Now making lunch for everyone (which turned out to be about a dozen people) wouldn't have been such a big deal except that 'furniture pick-up day' was less than two days before I had to have everything packed up and loaded onto the rental truck. Packing up the things I had accumulated over the course of two years turned out to be significantly more work than I thought it would be. Yet, deconstructing and packing up the kitchen (the room with the most accumulations) was going to have to wait after the lunch (no one said I ever made anything easy on myself). Besides I needed to use the All-Clad slow cooker to make BBQ pulled pork and then there is something about eating on 'real' versus paper plates that makes food just taste better.

Lunch turned out to be great and ultimately everything in the kitchen was packed up, including the dishes and the slow cooker. For the past three months the slow cooker had remained in its' box. It wasn't until I was deliberating over whether I should make a BBQ brisket or Texas style chili that the slow cooker again saw the light of day. Tipping the scales in favor of making the chili was a craving for corn muffins (for some reason corn muffins and chili go together perfectly, more perfectly than corn muffins and brisket). The brisket could wait, however, I am pretty certain it won't be another three months before the slow cooker is used again.

There are probably many different versions of Texas style chili so it may be a little presumptive of me to even use those words to name this recipe (particularly because I am not from Texas and the handful of trips I have made there over the past 8 eight years would not qualify me as a Texas chili expert). I thought about calling it a Chuck Roast Chili (didn't sound right), a One Bean Chili (still didn't sound right), a Two Spice Chili (sounded a little better) and yes, I even considered calling it a Pretty Gosh Darn Good Chili. But rather than use my creative energies to come up with a name for this chili I decided to settle on Texas Style Chili. The inspiration for the recipe came from the Williams-Sonoma Essentials of Slow Cooking Cookbook. I thought if they could use the words Texas Style to describe this chili, well who I am to argue otherwise. But if anyone (especially if you are from Texas) takes any offense to the name of this recipe, it might be best if you directed any of your objections to them. I am merely a messenger of sorts and am not looking to mess with anyone from Texas.

There are several ingredients that contribute to the deliciousness of this chili and the choice of meat used (a chuck roast) is one of them. As delicious as a chuck roast is, a chili slow roasted for eight hours transforms this not so tender meat into melt in your mouth meat. A three pound chuck roast is first sliced, trimmed of fat and cut into 1/2 inch cubes. Although the cubes were actually cut somewhere between 1/4 and 1/2 inch.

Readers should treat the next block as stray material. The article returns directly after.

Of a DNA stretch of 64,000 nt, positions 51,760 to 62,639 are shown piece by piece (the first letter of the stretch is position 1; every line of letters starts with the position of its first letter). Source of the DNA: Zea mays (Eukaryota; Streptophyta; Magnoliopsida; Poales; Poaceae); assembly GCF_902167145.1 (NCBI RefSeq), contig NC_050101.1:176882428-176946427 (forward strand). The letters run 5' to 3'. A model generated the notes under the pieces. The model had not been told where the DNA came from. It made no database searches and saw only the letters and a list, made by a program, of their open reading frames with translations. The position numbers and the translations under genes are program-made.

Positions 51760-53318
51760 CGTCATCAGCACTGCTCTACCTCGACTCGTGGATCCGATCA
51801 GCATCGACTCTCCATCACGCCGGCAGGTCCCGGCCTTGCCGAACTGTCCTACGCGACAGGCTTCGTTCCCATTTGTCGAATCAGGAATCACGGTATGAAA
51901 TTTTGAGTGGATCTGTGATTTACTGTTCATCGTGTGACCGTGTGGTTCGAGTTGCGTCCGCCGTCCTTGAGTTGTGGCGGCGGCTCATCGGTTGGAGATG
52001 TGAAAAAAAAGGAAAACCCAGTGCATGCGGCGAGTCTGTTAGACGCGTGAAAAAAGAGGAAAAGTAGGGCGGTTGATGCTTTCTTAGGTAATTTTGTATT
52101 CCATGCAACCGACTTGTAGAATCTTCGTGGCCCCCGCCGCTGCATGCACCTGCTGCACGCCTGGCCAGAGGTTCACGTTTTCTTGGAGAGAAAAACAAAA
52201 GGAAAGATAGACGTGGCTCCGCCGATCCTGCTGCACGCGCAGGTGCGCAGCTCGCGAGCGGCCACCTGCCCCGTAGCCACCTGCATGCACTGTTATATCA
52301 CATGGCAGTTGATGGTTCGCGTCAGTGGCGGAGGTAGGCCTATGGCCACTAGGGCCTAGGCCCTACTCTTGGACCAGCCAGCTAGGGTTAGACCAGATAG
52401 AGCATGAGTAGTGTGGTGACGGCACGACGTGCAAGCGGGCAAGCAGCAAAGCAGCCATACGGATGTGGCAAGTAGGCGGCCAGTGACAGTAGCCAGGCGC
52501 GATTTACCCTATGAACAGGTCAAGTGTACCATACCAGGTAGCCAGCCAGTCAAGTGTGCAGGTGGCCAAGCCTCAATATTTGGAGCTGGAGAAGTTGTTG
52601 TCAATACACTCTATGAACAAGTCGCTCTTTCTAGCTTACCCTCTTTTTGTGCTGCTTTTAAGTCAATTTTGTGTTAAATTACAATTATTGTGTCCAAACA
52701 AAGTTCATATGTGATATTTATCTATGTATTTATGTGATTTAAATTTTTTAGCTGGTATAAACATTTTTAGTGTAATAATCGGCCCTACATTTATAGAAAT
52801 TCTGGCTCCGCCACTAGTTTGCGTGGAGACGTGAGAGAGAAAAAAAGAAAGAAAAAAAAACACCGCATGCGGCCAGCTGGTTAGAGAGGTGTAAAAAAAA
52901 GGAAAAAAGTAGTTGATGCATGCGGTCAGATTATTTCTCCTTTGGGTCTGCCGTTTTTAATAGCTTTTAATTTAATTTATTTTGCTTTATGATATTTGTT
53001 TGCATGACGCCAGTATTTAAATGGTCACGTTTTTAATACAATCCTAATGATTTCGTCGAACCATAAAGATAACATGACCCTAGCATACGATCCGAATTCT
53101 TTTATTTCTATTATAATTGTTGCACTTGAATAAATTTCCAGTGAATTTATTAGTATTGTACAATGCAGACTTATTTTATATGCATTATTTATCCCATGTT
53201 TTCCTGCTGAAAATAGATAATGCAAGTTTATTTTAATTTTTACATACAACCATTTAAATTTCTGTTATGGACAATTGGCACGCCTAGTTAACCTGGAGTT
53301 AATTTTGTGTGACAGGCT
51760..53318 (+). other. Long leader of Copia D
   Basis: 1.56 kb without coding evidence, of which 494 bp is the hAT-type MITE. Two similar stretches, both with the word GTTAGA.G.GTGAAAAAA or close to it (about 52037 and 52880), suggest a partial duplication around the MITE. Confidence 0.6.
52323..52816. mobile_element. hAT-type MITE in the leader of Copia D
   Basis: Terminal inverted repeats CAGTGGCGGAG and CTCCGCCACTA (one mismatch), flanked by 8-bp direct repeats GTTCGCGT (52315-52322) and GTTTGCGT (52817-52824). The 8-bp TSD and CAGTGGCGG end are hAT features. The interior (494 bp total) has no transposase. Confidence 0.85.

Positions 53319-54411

Before browning the cubes of meat, a large yellow onion chopped and three cloves of garlic are sautéed in two tablespoons of olive oil (use a large saucepan). Once the onions are softened (about three minutes) and the garlic is allowed to release its' flavor (another minute), the cubes of meat are added in batches until all sides are browned. I sautéed first batch of meat with the onions and garlic, however, before adding the second batch I transferred everything to a bowl. Each time I browned a batch of the chopped meat, I transferred it to the bowl. When the last batch of meat was browned, I emptied the bowl back into the pan.

Three tablespoons of chili powder and one teaspoon of ground cumin are added to the meat, onion and garlic mixture. The mixture is cooked for another two minutes to allow the spices to release their flavor. the entire mixture is then transferred to the slow cooker.

In addition to the onion and garlic, this chili uses fresh tomatoes and a fresh jalapeño. Both are seeded and chopped before added to the meat base mixture. Seeding the tomatoes is important. Your chili could end up being too thin if you don't. The heat for this chili comes from two chopped chipotle chiles in adobo. The seeds from the chipotle chiles were not removed. If you want a little less heat in your chili, remove the seeds or some of the seeds before chopping. In addition to the three tomatoes, one tablespoon of tomato paste is added to the chili mixture.